Dads never get any credit
Among some of us dads, we often remark, “Dads never get any credit.” Dads teach their kids how to play ball, run, catch, dodge … but if they score a run, a touchdown or a basket … and the camera zooms in on them, don’t they always say, “Hi Mom!”
Have you ever heard the phrase, “… as good as Dad and apple pie?.” I doubt it. I never have. How about, “the father of all storms” … nope … I think you catch my point.
The Prizefighter & The Preacher
I’ve written several articles over the years, including a recent one about lessons I learned from my 94-year-old mom, but Dad deserves at least as much credit. I lost my Dad on Nov. 16, 2001, and I still miss him every day.
Perhaps my most striking memory is that he had the most unusual combination of careers of anyone I’ve ever known … a world-ranked professional boxer with a record of 82-5-0 who became a minister when he heeded the calling.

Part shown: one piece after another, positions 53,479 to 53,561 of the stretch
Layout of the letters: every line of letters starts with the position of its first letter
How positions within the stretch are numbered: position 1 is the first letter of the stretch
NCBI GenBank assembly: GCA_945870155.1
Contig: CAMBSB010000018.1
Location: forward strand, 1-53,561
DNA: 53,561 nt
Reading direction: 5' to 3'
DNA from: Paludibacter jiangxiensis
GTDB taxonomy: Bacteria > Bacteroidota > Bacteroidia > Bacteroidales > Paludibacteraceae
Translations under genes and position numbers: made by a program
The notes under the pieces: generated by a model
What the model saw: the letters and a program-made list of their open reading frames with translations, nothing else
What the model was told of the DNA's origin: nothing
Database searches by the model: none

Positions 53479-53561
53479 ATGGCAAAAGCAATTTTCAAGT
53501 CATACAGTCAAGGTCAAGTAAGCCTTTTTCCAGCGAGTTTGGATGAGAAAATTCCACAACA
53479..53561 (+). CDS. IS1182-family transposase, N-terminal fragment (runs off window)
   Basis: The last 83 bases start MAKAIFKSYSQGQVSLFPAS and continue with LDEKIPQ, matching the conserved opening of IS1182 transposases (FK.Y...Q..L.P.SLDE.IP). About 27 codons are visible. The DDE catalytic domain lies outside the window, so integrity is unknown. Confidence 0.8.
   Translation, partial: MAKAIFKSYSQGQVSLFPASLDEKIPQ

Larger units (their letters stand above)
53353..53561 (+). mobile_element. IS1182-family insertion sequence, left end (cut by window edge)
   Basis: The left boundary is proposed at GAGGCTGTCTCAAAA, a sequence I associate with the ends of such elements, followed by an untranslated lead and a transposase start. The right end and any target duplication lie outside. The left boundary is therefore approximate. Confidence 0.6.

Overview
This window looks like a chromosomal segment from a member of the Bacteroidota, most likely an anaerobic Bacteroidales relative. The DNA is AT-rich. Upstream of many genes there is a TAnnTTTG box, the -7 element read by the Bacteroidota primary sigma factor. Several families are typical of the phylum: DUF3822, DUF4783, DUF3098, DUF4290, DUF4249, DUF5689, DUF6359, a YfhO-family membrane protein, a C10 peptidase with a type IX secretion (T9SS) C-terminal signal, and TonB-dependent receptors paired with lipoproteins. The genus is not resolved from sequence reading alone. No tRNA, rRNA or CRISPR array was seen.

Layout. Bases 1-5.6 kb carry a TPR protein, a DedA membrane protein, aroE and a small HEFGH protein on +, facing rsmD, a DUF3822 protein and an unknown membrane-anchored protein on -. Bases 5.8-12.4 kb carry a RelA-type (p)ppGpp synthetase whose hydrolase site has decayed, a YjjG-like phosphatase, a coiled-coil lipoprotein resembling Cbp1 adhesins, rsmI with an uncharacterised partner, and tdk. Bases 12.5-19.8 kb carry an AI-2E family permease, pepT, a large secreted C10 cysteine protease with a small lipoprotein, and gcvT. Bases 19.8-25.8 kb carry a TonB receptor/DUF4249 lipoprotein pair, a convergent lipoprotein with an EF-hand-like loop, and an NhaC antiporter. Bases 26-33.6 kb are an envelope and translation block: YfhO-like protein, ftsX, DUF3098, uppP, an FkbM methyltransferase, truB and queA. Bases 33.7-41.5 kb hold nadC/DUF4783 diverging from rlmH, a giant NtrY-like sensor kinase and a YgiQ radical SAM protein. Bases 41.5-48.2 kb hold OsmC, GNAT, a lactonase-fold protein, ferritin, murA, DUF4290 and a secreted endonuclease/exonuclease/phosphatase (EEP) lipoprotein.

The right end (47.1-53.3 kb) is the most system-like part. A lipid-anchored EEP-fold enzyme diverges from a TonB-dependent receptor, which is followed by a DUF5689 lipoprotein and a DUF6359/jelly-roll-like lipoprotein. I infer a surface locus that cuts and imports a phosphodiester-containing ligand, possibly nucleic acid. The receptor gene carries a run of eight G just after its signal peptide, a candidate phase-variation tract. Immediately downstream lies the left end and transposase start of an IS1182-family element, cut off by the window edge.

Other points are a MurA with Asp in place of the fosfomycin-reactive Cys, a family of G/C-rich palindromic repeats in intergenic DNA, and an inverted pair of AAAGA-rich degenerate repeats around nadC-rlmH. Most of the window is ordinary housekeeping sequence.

An extraordinary combination …
All his life, he loved boxing with great passion and practiced his ministry with great compassion.
He believed deeply that boxing’s demand for discipline, training and sacrifice was a way out for “street toughs,” a route through the gym and into a productive life that would be otherwise inaccessible.
He knew that every soul was worth saving and he never wavered from that commitment.
Brevity is the soul of wit …
“One good teacher in a lifetime may sometimes change a delinquent into a solid citizen.”~ Philip Wylie
He had a great sense of humor, too, and it reflected his vision of life as a joyful journey. I’ve still got a copy of a parking ticket that I may have forgotten to pay while in college.